However, the authors value the dispositions of New Literacies in PSTs over an acceptance of scripted lesson plans.
Starting with Pinterest may be what some PSTs do.
Teaching can move toward mastery when professionals practice critical curation and adaptation to meet the needs of the learners in the unique classroom where they teach.
PSTs might continue to use Internet resources championed by others who they see as knowledgeable.
When we create a space in lesson planning that honors out-of-school literacies such as Pinterest use, two things can happen.
First, we encourage the valuing of critical curation.
We can ask our teachers to consider biases, to apply content in new ways, to select, and to reflect.
By doing this, TEs can help PSTs determine the quality of the curated ideas.
Second, we value distributed expertise and the literacies that will be different for teachers tomorrow.
In this valuing, we offer a metaphorical compass to our PSTs upon which they can rely as they navigate unknown educational environments of the future, no matter the context.
Curating content is a skill that develops with practice.
Critical Curation Theory, developed from this study, suggests that TEs can explicitly explore lenses of critical selection of curricular and instructional materials in an age of information overload.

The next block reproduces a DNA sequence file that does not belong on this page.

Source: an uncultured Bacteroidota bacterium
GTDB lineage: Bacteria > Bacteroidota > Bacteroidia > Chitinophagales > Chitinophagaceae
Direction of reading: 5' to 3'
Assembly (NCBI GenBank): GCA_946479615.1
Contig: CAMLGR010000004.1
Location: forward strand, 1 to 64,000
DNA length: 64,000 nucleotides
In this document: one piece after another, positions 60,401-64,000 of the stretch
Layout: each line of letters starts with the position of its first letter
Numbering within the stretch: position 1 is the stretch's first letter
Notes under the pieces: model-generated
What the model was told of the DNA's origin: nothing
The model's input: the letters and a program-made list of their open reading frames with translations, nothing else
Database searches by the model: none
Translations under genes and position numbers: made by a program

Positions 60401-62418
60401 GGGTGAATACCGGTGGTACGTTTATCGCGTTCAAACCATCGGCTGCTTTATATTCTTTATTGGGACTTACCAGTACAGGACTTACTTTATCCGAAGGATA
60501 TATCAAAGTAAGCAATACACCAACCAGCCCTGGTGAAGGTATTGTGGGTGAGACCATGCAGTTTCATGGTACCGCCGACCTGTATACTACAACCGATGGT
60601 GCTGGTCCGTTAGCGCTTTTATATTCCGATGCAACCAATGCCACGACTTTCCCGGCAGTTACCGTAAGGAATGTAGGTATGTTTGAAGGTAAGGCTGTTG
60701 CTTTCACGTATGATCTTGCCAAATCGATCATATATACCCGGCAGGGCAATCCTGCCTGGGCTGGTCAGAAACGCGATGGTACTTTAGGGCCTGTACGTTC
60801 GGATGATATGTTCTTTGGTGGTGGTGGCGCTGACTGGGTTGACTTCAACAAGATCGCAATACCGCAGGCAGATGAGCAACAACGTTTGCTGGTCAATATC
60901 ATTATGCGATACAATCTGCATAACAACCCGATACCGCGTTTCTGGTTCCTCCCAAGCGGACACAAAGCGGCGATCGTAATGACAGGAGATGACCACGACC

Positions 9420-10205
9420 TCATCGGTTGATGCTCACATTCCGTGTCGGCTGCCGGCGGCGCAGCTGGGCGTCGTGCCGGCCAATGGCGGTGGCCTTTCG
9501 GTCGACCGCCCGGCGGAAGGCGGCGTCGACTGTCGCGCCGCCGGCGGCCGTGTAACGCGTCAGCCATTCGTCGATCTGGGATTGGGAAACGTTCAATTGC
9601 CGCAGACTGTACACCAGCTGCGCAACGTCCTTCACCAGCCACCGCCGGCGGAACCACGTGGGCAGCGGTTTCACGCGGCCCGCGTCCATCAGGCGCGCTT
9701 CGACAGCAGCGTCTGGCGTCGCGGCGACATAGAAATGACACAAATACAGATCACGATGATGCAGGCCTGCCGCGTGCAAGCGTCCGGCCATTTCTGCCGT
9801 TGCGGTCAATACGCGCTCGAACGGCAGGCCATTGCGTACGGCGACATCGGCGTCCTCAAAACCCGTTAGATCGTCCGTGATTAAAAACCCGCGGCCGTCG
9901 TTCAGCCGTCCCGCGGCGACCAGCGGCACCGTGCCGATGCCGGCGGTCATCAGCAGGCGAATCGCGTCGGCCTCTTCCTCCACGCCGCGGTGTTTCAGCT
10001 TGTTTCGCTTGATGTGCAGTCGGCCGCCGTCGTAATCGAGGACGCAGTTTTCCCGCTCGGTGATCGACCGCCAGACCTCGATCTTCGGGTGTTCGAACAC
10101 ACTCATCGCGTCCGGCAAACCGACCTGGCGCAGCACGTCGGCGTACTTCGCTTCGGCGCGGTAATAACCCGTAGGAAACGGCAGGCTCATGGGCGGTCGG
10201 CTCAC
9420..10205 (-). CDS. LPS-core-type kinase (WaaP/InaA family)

When TEs do not support critical consumption of online resource use by future teachers, we may be setting them up to accept the next panacea offered to cure a perceived educational ill.
If future classroom teachers are prepared to follow a marketed scripted program instead of using professional research and judgment, they are no better than technicians, cogs in the wheel of the education machine.
Instead, we can accept that online resources are readily available, and that meeting students’ needs in the classroom is not going to happen with a few screen touches.
Rather, we harness the skills and dispositions of a PST guided by New Literacies, seeing the possibilities while building their identity as professional educators.
In a time when some suggest all materials should be outsourced, we risk losing the connection between students and locality and fall into a one-size-fits-all approach to teaching. Formative assessment, critical curation, and adaptation best inform classroom practice.
Instead of championing prescribed programs and scripted lessons, the authors advocate for professional development and increased planning time for professionals to determine ways to harness the tools that are digitally available to meet the needs of the learners in their classrooms today.
Teachers who are grounded in relationships and formative assessment in their classrooms can be better prepared to curate curriculum and instruction that meet the needs of varied learners in their classrooms.
Charmaz, k. (2006). constructing grounded theory: a practical guide through qualitative analysis. thousand oaks, ca: sage.
Glaser, B. S., & Strauss, A. (1968). The discovery of grounded theory: Strategies for qualitative research. London, England: Weidenfeld & Nicolson.
Merriam, S. B. (1998). Qualitative research and case study applications in education (Revised and Expanded ed.). San Francisco, CA: Jossey-Bass.
Miles, M. B., Huberman, A. M., & Saldaña, J. (2013). Qualitative data analysis: A methods sourcebook. Thousand Oaks, CA: SAGE.